Except vocabulary.  My god I hated vocabulary, mostly because I never had it.

Because of the profession I’m in, people really don’t take me seriously when I complain about my lack of vocabulary.  But to emphasize the point home, I’m fond of characterizing my (lack of) verbal depth by noting I don’t know any words over three syllables, and I’m being generous by a syllable.  I lack deep vocabulary in both English and Japanese, because English is my second language and because I didn’t get educated in Japanese, respectively.  You’d think after two decades this convenient excuse–that I came to America from Japan–will run its course, but alas, people have continued to accept it with nodding understanding.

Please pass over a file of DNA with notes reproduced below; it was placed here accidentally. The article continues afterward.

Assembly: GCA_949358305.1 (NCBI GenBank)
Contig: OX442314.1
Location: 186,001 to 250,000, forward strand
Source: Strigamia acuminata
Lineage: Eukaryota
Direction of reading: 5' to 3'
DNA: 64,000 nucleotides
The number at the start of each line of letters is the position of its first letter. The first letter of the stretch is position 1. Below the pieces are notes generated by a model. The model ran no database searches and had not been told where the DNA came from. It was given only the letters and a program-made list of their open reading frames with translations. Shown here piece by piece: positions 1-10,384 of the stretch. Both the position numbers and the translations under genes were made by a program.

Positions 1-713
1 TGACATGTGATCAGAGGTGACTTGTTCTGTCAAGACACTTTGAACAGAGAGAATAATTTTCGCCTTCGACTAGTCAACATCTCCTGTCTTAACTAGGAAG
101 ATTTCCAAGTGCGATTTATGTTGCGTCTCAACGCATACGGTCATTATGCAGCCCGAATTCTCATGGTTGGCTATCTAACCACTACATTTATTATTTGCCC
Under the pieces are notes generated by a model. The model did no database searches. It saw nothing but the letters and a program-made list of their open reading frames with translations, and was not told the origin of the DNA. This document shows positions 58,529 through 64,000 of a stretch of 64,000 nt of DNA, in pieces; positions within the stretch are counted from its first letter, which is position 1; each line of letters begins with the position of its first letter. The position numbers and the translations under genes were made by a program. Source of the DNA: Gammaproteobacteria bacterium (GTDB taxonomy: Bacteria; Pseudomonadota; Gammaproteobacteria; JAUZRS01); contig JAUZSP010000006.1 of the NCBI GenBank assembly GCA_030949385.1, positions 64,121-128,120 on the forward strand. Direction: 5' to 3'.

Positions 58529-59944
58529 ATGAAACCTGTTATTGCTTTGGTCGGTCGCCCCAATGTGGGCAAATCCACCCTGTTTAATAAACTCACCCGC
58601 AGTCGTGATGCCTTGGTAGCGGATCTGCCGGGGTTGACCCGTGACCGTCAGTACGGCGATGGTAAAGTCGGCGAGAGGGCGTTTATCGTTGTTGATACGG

This brings me to the SATs, the version before the revamp couple years ago and the one I took.  The way that exam tested vocabulary–analogies–was simply overwhelming.  Word A : Word B = Word C : Word D, with four “Word C : Word D” choices to choose from.  If you count it up, you had to know the meaning of ten words to be absolutely sure of the correct answer.  And there are like seven of these.  In each section.  Of which there were three.  Four if you were unlucky enough to have verbal as the unscored section.  My mathematical ability tells me I need to know up to 280 words to answer every question correctly.  This is borderline inhumane.  Or evil.  Or both.

To overcome these overwhelming numbers, various verbally inclined people gave me advice that were totally useless: